One Provision of the Child Tax Credit That Democrats Are Fighting to Make Permanent May Slash Poverty by 19%

One Provision of the Child Tax Credit That Democrats Are Fighting to Make Permanent May Slash Poverty by 19% (1) (1) (1)

The American Rescue Plan has a plan to help children. It would extend the child tax credit for one more year, but it is not decided yet.

The Democrats’ plan will always give back the full amount of the credit.

Keeping refundability will reduce child poverty by 19%. This is according to research done by the Jain Family Institute.

The authors of the paper said, “The key to the child tax credit is making it fully refundable.” This means that even if parents are not working, they will still get money from the government.

The details

In March, the American Rescue Plan expanded the child tax credit as a response to the recession and as one of many responses to the coronavirus pandemic.

The new credit with monthly payments will be $3,000. It will give more money to people with young children, and it can apply to 17-year-olds in the US for the 2021 tax year.

Previously, the EITC was partly refundable. Families need to have earned income to receive money from this credit. Families with children who don’t make a lot of money can now get the benefit even if they don’t earn a lot of money.

If the Democrat’s budget resolution passes, the credit will be extended in this form through 2022.

In 2023, the credit would revert to its previous age requirements and amounts – $2,000 for people under 17. The credit would be offered to families with lower incomes.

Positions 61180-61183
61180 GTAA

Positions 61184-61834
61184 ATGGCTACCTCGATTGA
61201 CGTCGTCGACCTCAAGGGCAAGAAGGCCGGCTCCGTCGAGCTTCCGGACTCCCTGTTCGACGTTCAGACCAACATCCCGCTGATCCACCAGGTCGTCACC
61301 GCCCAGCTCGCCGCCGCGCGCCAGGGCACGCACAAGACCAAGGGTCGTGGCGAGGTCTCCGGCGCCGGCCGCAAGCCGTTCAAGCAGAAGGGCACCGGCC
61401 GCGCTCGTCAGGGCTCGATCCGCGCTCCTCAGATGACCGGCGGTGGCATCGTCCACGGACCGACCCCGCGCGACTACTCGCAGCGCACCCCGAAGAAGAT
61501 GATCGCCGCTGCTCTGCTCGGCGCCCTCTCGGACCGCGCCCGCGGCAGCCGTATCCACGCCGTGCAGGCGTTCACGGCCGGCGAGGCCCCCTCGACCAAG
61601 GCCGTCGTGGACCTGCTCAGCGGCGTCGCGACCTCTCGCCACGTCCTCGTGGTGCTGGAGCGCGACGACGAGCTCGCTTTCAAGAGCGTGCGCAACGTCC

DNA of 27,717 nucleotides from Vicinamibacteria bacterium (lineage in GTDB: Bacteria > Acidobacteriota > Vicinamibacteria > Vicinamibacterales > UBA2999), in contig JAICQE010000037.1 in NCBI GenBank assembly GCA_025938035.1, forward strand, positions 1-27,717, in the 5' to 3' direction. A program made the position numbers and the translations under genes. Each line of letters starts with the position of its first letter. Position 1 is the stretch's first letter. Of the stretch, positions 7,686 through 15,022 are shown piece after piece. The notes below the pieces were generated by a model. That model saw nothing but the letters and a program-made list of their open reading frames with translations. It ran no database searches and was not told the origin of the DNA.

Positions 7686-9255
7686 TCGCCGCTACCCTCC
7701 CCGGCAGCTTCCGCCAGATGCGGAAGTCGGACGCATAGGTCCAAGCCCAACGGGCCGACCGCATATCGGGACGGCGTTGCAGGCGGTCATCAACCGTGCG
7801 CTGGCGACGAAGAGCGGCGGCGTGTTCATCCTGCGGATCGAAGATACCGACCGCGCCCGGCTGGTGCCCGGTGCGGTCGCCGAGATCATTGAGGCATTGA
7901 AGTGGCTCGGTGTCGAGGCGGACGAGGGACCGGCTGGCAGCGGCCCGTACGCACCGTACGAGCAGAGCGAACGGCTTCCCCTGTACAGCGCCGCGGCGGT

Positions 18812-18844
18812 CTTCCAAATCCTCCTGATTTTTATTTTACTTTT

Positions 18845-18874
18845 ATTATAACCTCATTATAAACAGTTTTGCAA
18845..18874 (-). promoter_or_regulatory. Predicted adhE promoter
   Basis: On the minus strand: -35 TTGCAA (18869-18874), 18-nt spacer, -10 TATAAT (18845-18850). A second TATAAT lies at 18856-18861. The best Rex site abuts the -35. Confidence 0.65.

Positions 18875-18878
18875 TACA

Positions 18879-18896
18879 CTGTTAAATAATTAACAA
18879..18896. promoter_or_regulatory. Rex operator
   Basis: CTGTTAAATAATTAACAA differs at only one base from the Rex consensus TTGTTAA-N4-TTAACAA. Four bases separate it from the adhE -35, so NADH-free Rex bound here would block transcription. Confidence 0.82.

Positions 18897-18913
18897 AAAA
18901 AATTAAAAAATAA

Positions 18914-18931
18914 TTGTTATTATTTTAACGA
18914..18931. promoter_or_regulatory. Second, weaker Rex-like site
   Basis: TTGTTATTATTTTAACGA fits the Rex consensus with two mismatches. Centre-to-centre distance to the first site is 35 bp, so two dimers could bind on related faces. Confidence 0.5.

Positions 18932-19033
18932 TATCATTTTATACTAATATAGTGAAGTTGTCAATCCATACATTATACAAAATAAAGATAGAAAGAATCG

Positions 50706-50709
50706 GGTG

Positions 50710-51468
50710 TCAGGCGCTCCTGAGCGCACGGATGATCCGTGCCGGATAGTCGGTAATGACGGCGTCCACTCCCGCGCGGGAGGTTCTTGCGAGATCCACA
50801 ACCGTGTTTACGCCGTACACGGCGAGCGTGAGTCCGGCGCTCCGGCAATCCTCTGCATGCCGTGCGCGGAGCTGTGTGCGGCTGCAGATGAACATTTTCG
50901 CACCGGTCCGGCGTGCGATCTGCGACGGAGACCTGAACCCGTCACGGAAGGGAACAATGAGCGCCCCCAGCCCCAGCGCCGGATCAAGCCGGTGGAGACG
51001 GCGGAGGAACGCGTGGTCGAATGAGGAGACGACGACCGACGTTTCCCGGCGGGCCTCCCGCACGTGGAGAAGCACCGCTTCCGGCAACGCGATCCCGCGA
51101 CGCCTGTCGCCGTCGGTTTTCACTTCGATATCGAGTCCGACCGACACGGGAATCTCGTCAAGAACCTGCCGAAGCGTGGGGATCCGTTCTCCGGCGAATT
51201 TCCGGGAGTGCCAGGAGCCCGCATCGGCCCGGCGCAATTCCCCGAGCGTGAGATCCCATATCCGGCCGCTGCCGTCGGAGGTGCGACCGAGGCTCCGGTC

Who full refundability helps

If the full refundability is kept, 27 million children will continue to get money through credit. Poverty will be reduced by 30% for people of color, according to the research paper.

Jack Landry, a fellow at the Jain Family Institute and co-author of the paper, said full refundability is especially important for those who are the most vulnerable children in low-income families.

The Democrats’ original plan that would have made the full enhanced credit longer would have helped cut child poverty by about 40%. Or it might not.

Still, if you keep the full refundability of the credits, this will help to reduce child poverty more. This is because it is cheaper than continuing with the bigger $3,000 credit. The cost per year for full refundability is only $17 billion.

Going forward

There is a child tax credit in the Democrats’ budget, but it’s possible that things could change. Democrats in the Senate need to agree. They will use a process called reconciliation which means they can pass it more quickly than usual.

Advocates want the credit to be always refundable.

If the government has to cut back on spending, they should start by cutting from wealthier families. They should not leave low-income families to the mercy of Congress.

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